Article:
Established in 1963, MUNCH is an art museum in Oslo, Norway, dedicated to the life and works of Norwegian artist Edvard Munch. Four years prior to his death in 1994, Munch bequeathed all his own works in his possession — more than 28,000 artworks, as well as texts, letters, photographs, equipment and other personal artifacts — to the City of Oslo, which established the museum in Tøyen, a residential neighborhood in the city. From the outset, the popularity of Munch outgrew the capacity of the physical space and in 2008 the city decided to create a new building with a competition won by Madrid, Spain-based Estudio Herreros. Set to open later this year on Oslo’s waterfront, MUNCH will be one of the world’s largest museums dedicated to one artist with 11 exhibition halls spread over 7 floors, displaying over 220 works by Munch at all times along with temporary exhibitions of his other works as well as that of other artists. The identity for the new museum has been designed by London, UK-based North.
The creative solution aims to be a contemporary interpretation of Munch’s ethos and to positively signal the exciting new vision for the organisation. This is expressed in a clearer and more distinct visual profile to help reflect the bold ambitions for the museum and increase relevance for a younger audience.
North provided text
The visual identity is anchored by a custom font influenced by Munch’s character and informed by the architecture. Respectfully bowing towards the city of Oslo, estudio Herreros’ design was in part inspired by a photograph of Munch at Warnemünde, Germany. Almost naked, he is painting another almost-naked man on the beach and leaning forward inquisitively, just like the building. This angle was translated into a custom font designed by Radim Peško which is ‘backslanted’ at 20° to mirror this architectural gesture. The severe angle and uncommon blackslant type style combine to create a typographic expression and ‘voice’ intended to evoke Munch’s unconventional spirit.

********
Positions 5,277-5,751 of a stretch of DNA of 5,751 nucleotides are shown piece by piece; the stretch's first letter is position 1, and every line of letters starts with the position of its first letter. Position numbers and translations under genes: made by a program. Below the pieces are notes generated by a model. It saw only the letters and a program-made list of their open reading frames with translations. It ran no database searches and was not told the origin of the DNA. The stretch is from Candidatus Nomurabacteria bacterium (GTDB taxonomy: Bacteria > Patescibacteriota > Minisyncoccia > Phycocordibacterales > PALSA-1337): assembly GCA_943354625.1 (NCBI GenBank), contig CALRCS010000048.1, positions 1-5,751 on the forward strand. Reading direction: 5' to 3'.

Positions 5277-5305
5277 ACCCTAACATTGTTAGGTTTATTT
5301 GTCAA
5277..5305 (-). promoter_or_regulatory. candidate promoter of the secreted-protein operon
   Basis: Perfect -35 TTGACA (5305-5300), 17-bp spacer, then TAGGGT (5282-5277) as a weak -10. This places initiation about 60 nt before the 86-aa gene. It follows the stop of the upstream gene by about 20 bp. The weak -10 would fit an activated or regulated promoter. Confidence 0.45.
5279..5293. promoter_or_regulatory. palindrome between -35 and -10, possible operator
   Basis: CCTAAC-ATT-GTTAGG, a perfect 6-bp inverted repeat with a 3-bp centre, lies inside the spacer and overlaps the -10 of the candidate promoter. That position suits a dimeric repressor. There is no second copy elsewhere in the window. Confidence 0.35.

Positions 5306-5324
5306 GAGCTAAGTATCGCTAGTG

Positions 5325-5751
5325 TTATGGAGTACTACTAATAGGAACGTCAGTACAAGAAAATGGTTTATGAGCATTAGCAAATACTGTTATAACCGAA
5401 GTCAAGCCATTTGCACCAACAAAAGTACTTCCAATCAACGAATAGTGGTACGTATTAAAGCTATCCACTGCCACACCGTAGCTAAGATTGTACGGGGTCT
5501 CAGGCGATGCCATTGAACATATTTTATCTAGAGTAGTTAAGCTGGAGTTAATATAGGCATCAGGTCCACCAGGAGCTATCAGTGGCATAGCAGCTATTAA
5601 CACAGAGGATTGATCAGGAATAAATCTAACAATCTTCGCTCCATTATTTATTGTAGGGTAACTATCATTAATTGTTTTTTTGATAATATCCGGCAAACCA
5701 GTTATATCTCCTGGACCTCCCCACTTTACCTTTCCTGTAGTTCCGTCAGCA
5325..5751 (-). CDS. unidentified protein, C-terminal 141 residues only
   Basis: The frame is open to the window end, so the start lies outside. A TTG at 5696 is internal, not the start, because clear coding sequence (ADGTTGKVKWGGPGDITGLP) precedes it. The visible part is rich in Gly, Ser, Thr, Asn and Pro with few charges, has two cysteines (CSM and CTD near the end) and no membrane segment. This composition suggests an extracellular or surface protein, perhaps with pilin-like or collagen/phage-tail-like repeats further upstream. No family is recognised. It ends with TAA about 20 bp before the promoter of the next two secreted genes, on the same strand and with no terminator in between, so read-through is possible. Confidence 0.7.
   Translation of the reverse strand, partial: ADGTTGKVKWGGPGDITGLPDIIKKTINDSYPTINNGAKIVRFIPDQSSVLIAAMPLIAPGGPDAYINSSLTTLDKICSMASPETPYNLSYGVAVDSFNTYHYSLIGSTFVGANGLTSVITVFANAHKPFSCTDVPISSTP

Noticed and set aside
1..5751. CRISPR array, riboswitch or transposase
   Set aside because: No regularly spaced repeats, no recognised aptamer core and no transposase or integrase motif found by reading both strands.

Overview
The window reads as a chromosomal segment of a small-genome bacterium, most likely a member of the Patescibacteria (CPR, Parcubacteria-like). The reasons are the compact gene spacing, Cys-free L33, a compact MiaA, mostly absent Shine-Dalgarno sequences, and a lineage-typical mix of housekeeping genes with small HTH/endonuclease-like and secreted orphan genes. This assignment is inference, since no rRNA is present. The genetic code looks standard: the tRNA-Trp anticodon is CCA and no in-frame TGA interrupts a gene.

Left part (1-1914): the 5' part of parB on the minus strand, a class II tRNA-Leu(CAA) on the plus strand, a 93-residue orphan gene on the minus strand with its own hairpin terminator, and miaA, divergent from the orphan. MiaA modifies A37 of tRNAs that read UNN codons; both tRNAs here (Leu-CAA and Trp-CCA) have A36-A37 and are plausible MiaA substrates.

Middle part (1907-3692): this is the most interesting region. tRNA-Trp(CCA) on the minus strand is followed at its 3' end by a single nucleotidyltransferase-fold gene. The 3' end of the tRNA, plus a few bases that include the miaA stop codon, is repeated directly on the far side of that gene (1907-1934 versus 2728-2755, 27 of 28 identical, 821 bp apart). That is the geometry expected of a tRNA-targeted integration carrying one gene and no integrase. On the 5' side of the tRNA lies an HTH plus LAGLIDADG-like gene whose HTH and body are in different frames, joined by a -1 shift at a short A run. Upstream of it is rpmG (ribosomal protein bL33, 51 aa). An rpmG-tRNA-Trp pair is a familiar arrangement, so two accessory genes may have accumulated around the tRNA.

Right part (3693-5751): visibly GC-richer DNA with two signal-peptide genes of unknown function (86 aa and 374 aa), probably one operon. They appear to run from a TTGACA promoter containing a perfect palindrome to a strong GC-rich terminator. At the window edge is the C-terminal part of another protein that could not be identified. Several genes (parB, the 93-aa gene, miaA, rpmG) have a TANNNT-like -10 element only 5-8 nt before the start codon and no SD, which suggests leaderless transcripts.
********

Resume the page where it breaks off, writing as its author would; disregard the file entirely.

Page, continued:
North provided text
The old logo was a logo with words in it split by a line, which is a description as dry as the logo, so not a big loss. The new logo takes a direct cue from the building’s silhouette where the top 25% of the floors shoot out at a vertiginous angle and lean into the city. According to the provided text, the building itself takes a cue from a photograph of Munch leaning as he paints as well as a more metaphorical gesture that the building is bowing to the city and its fjord. In any case, the building is slanted and the logo is slanted. I mention all this because I am no art interpreter but neither the building nor the logo seem very Munch-ish to me, which may be my own problem in that I may be limiting my intellectual capability to move past beyond the surface understanding of Munch’s art as expressionism. Maybe I expected something more… wavy… and blurry. Dunno. Anyway… I will hold on to the line that reads “a contemporary interpretation of Munch’s ethos” and build from there because, in the end, the logo and the identity are bitchin’, which is probably nothing an art interpreter would ever say.
The reverse italic approach is undeniably bold and pairing that with a red/black primary color combo makes it all the more impactful. Seeing the logo on the website does help paint a picture — sorry, lame pun — that this is no conventional museum and/or artist, going, literally, against the current and defying expectations. So, yeah, maybe I can interpret me some art. The color palette is absolutely stunning, with a very rich and deep set of hues and the red popping out vividly. The custom typeface that comes in italic, reverse italic, and non-italic (aka regular) is pretty great in its condensed structure and single, bold weight.
An energetic colour palette has been developed to work in harmony with Munch’s art. Graphic expression is introduced across communications and merchandising through bold use of the 20º angle and an abstracted silhouette of the building. All aspects of the identity are developed as animated assets to make best use of the 20+ digital screens which run throughout the building.
North provided text
I still feel like I’m looking at some kind of upscale Formula 1 racing event, with all the italic type zooming to and from in the layouts but I still think it’s super slick. Those bags look so great and so do the spines of the exhibit catalog with the single backslant “M” at the bottom and the titles going in all directions.
Overall, this is technically amazing as everything looks great and maybe I’m just on my own when it comes to the slight dissonance between my understanding of Munch’s work with how that translates into this identity, so I’m definitely looking forward to hearing what you think. Maybe another problem is that I’m trying to see this as an identity for the artist, not as an identity for the museum of the artist. Maybe another problem is that now I’m just rambling. So, the end.